Ultimately I believe we have made it through these last several weeks by choosing to believe and have hope that this is not the way it should be, has to be or will be forever. We don’t always get it right, but I believe that God if faithful. He has shown his face to us during this trying time.

We choose to celebrate anyway and welcome the joy of this love He has given us.

Traditions

With the holidays right around the corner, this time of year is ripe with traditions of all kinds. While there are the “biggies” – the turkey at Thanksgiving and the tree for Christmas, there are many small traditions this time of year that just warm my heart.

Even though we are in a large metro area, the town next to us has a small town feel to it with a park in the city center. Every year they put up a lit Menorah, lights on the big pine tree, play Christmas music, and put up a near life size nativity set. What is so great about this nativity set is that they have a set of wise men that travel through the park to see baby Jesus. The set went up yesterday and as they are every year, the wise men are set far back in the park away from the nativity set. Every week or so they travel to see the baby Jesus. Our kids love this – we drive past the park every few days to see if the “wise guys” have moved. This is such a simple thing that me makes me happy deep inside.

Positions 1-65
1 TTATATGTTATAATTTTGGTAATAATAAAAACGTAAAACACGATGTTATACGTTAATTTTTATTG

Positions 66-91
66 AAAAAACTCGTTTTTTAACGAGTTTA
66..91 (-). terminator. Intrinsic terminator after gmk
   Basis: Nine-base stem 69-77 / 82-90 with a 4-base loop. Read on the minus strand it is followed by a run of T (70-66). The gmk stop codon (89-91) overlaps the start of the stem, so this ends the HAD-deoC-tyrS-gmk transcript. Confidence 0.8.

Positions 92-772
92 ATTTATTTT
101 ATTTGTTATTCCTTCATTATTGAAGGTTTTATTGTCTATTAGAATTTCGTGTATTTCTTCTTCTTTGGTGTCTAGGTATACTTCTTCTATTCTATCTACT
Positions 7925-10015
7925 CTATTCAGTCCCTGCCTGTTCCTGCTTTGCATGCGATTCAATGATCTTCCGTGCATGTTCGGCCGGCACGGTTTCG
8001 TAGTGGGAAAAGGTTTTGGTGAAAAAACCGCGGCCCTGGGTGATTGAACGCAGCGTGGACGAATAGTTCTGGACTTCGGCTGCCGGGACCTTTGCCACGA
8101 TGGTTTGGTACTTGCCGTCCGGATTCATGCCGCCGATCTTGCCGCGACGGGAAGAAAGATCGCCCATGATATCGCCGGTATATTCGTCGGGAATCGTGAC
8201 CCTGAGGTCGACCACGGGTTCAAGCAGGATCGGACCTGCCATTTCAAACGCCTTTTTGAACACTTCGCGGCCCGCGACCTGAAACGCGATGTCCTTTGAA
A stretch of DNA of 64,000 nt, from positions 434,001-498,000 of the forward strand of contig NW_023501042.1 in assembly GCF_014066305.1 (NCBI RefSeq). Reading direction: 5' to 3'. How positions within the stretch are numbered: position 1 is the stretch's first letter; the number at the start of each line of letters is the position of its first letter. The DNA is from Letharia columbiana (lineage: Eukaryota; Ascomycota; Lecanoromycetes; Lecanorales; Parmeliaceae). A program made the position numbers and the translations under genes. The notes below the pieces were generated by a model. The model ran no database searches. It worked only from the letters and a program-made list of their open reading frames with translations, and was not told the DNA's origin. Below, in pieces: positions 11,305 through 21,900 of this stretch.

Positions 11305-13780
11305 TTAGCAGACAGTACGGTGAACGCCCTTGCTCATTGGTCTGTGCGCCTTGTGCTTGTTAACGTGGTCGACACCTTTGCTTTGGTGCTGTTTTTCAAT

Some other simple traditions we love:

  • Enjoying a warm, wood burning fire and watching the parade on Thanksgiving day. That last few years it has snowed the day before Thanksgiving. There is nothing like coming inside from the cold to the warmth of family and friends in front of a fire.
  • Cutting down our Christmas tree on a farm. We always do this the first weekend in December. Some years it has been sunny and 40 degrees. One year it was 20 degrees and a blizzard. We take the kids and they help pick the tree. One year, Kayla ate icicles the whole time.
  • Eating the largest cheese pizza we can find as our Christmas Eve dinner with wine of course. The last few years we’ve had a 24 inch pizza that barely fits on the table. The local pizza place we go to knows us and our tradition which for some reason makes it more special.
  • Arranging a snack and cookie fest on either Christmas Eve or Christmas Day. This tradition has evolved over the years. It started at my parent’s house where we would cook appetizers and cookies and load up the table. We went to church on Christmas Eve and then we came back and ate and opened presents and stayed up until obnoxious hours of the morning. Nowadays we usually hold the feast on Christmas Day in the afternoon where Jerry’s family (and whoever else is in town from my family) comes over and we graze all day.

What simple traditions are you looking forward to this season?